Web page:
In the past few months, the cannabidiol (CBD) industry has seen an uptick in consumer class actions lawsuits.
In virtually all of those cases, the complaints were filed shortly after new rounds of warning letters were issued by the FDA. The complaints, which were filed by the same plaintiff’s law firms, make nearly identical legal claims: (1) the CBD products are illegal drugs, foods, or dietary supplements that violate the FDA guidelines; (2) the CBD products make impermissible health claims; and/or (3) the CBD products are mislabeled in terms of their CBD content.
As a result, CBD companies have raised similar legal defenses, resulting in U.S. courts having to rule on similar legal issues that will most certainly shape the future of the CBD industry.
Although these cases address similar legal issues, courts that have already ruled on these issues have ruled differently, causing additional confusion on the legality of CBD products.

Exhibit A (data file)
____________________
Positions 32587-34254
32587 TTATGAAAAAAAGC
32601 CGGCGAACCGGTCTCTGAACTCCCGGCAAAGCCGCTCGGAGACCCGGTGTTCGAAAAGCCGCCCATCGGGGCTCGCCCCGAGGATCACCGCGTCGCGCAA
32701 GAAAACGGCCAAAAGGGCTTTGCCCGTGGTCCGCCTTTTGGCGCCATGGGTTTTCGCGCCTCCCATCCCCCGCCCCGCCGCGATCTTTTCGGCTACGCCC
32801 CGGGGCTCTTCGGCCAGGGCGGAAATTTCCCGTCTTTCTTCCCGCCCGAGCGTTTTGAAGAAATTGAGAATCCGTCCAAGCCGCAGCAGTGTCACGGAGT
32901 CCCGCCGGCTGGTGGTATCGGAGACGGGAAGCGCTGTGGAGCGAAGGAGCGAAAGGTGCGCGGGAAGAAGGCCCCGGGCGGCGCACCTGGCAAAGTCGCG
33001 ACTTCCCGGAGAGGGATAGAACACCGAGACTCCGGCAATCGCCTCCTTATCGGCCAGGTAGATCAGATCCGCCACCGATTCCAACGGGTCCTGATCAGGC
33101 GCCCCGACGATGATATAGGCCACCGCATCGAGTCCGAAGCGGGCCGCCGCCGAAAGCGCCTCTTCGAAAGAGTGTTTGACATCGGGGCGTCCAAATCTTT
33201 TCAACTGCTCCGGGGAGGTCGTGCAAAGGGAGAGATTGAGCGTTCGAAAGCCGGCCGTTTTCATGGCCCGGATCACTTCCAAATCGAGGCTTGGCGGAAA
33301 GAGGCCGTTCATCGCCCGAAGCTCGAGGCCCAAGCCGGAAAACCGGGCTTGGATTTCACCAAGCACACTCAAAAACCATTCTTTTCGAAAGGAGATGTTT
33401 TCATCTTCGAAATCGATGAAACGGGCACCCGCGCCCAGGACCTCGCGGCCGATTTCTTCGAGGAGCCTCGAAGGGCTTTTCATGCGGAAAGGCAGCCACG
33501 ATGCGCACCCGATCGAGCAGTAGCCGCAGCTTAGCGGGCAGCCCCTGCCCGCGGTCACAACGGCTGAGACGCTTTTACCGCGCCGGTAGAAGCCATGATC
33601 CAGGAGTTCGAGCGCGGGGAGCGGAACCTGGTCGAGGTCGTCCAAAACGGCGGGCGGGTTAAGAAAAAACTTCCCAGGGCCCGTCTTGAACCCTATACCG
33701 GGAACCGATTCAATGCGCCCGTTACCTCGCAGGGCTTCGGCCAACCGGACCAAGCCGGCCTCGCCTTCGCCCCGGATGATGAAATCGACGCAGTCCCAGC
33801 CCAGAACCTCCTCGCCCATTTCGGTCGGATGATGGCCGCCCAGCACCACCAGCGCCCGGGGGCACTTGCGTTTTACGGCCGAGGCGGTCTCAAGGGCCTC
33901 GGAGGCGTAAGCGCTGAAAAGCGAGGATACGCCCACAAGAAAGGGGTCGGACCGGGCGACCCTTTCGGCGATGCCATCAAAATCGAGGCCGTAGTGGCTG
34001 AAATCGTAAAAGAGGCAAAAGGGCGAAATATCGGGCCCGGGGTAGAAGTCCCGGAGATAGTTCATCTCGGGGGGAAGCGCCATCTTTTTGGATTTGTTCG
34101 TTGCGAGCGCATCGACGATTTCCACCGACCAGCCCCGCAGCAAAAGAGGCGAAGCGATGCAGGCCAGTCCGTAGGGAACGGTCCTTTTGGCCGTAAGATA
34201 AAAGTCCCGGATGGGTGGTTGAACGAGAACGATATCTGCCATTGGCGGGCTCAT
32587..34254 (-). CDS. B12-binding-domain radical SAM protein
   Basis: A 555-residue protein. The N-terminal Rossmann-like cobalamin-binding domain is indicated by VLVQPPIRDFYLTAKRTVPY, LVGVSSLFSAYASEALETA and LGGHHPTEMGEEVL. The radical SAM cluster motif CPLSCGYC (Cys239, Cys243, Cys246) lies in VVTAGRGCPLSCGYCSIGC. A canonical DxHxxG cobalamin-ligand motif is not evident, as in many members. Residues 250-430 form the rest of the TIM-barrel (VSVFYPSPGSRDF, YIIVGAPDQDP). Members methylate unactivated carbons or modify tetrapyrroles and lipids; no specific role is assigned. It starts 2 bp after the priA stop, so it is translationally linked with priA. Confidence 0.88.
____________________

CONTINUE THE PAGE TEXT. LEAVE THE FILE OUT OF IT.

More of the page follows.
For example, in January, Judge Ursula Ungaro from the U.S. District Court for the Southern District of Florida stayed a CBD class action relating to the marketing and sale of CBD products — Snyder v. Green Roads of Florida, 430 F. Supp. 3d 1297 (S.D. Fla. 2020) — until the FDA forges a legal path for the manufacture, sale, and marketing of the products. Ungaro placed this case on hold, invoking the “primary jurisdiction doctrine.”
The primary jurisdiction doctrine generally applies in cases where a plaintiff’s claim implicates the special competence of an administrative agency. This doctrine is a prudential doctrine that is reserved for a limited set of circumstances that require resolution of an issue of first impression or of a particularly complex issue that Congress has assigned to an administrative agency.
As you already know if you read this column and keep a pulse on the hemp and CBD industry, the Agriculture Improvement Act of 2018, better known as the 2018 Farm Bill, expressly recognizes the FDA’s authority to regulate products containing hemp-derived products, including hemp-derived CBD. Moreover, Congress has repeatedly urged the FDA to complete the rulemaking process to solve the proliferation of CBD products, particularly foods and dietary supplements, in violation of the Food, Drug & Cosmetic Act (FDCA). Yet, nearly two years following the passage of the 2018 Farm Bill, the FDA has yet to adopt formal regulations.